Is There a 'Wrong' Way to Defend Liberty?
Dec 27, 2011 at 12:49 PM
Obviously, the Liberty Movement is made up of all types of ideologies, all unified in opposition to paternalistic government and many unified in their ultimate end goal: libertarians, Austrian economists, Objectivists, capitalists, minarchists, paleoconservatives, classical liberals, and even some breeds of anarchists are part of this liberty-based coalition.
On their own, statists have been generally ineffective in implementing their policies throughout history. Any progress that statists do make, however, is often the result of error on the part of their opponents - of supporters of liberty offering up inadequate defenses for their position, thus allowing the statists to gain more ground than they would otherwise have.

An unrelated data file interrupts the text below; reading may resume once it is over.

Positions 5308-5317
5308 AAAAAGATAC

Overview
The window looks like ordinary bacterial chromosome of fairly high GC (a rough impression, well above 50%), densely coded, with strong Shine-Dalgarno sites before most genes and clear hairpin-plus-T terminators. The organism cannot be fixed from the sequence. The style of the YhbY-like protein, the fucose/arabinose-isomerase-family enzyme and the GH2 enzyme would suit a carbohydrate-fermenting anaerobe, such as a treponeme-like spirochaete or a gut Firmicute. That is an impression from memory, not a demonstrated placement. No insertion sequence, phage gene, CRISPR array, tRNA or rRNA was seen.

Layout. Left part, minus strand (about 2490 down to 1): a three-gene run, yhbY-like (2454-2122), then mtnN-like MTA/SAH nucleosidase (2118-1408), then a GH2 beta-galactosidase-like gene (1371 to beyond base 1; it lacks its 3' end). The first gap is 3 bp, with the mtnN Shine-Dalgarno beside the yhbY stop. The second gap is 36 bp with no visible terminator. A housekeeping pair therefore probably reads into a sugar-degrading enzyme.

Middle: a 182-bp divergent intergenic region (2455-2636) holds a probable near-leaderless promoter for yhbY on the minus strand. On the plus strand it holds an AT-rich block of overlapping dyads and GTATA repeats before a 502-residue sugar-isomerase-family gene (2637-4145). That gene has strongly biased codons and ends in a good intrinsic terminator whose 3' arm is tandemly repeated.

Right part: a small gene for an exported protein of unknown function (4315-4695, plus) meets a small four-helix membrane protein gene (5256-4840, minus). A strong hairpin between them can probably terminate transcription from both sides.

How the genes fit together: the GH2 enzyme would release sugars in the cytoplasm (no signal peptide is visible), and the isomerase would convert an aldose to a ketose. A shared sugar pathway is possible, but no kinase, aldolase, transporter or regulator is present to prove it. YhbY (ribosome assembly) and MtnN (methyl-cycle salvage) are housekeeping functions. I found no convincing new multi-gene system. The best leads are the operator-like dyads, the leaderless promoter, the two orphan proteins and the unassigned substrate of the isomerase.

So with that in mind, it is important for us to wonder: is there a wrong way to defend liberty?
For your consideration, I offer this essay on Milton Friedman - no doubt a lover of liberty himself but, possibly, a prime example of what an inadequate defense of liberty looks like:
On the one hand, I regard the basic human value that underlies my own beliefs as tolerance based on humility. I have no right to coerce someone else because I cannot be sure that I am right and he is wrong. On the other hand, some of our heros…people who have, in fact, done the most to promote libertarian ideas, who have been enormously influential, have been highly intolerant as human beings and have justified their views, with which I largely agree, in ways that I regard as promoting intolerance.